SHANGHAI, March 11 (Reuters) - Guotai Junan Securities Co Ltd, China's third-largest stock broker by profit, plans to acquire a controlling stake in its sister firm, Shanghai Securities Co Ltd, two sources with knowledge of the matter told Reuters on Tuesday.
Guotai's purchase of a 51 percent stake will help the broker meet regulatory requirements for its planned Shanghai Stock Exchange initial public offering (IPO).
Regulations from China Securities Regulatory Commission (CSRC) specify that a brokerage can only list if there are no more than two brokerages within its parent's group, one majority held, the other owned in the minority. Shanghai International Group, the parent company of both brokerages, currently holds only minority stakes in each.
Guotai officials declined to comment on the transaction, while Shanghai Securities officials could not be reached for comment.
Guotai will make part of the payment ahead of its IPO, with the remainder to be financed from equity proceeds after it lists, the sources said. They added the deal would likely be concluded by the end of March, but did not disclose a purchase price.
Guotai's application to list, which will be sponsored by China Galaxy Securities Co Ltd and Huarong Securities, is currently being considered by the CSRC.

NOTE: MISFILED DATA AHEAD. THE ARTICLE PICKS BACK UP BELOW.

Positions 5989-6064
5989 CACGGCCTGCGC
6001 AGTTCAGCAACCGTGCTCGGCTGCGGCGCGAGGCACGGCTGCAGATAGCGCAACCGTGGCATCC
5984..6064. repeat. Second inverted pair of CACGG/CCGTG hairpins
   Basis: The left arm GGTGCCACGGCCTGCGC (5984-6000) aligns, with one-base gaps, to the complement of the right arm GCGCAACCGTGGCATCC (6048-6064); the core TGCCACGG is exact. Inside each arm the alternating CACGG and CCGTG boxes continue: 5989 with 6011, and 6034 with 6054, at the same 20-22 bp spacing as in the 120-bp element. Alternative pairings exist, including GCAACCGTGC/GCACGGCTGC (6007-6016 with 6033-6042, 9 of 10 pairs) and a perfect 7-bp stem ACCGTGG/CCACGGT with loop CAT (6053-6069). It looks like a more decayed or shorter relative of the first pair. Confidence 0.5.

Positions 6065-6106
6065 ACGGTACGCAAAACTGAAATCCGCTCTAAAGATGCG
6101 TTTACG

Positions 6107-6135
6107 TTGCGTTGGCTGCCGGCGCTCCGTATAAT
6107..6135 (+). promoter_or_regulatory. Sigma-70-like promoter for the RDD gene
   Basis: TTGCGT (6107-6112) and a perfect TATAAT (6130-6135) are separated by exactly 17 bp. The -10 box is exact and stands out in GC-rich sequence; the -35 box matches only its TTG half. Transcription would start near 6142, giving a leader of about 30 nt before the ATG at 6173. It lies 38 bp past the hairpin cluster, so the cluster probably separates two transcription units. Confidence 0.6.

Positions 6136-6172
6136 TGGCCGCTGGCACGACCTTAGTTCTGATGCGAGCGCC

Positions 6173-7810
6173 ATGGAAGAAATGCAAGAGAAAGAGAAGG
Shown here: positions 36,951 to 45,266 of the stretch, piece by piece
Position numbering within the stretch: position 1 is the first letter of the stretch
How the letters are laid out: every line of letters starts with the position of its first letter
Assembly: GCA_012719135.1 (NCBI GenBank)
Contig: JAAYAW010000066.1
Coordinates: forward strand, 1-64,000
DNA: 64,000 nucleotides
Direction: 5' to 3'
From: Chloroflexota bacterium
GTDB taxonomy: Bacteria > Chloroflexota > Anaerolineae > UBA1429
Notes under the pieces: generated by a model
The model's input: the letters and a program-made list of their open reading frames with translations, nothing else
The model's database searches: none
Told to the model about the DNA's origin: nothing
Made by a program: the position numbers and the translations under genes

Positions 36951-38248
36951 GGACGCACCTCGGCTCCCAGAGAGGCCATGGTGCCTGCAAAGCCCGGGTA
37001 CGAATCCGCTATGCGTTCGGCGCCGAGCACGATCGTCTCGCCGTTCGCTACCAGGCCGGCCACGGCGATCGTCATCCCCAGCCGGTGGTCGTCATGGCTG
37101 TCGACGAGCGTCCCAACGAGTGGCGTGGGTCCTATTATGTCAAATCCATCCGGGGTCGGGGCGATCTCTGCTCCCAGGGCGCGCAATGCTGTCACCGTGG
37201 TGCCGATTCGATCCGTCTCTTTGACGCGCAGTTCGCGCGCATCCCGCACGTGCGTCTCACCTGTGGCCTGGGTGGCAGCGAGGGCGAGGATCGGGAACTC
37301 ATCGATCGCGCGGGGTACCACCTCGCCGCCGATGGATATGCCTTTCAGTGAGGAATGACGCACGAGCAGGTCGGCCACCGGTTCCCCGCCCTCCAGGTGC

The registered capital of Shanghai Securities is 2.61 billion yuan ($425.19 million) and its shareholders are Shanghai International Group and its subsidiary, Shanghai International Trust Co Ltd. Shanghai International Group Co Ltd currently holds 46.74 percent of Guotai's shares and is its largest shareholder.
There have been a spate of mergers and acquisitions between brokerages in China recently, as the market consolidates. Founder Securities Co Ltd announced plans to merge with China Minzu Securities for 13.2 billion yuan in January, while Shenyin & Wanguo Securities announced its purchase of Hong Yuan Securities Co Ltd in October last year.
($1 = 6.1385 Chinese yuan)
Reporting by David Lin and Adam Jourdan; Writing by Shanghai Newsroom; Editing by Matt Driskill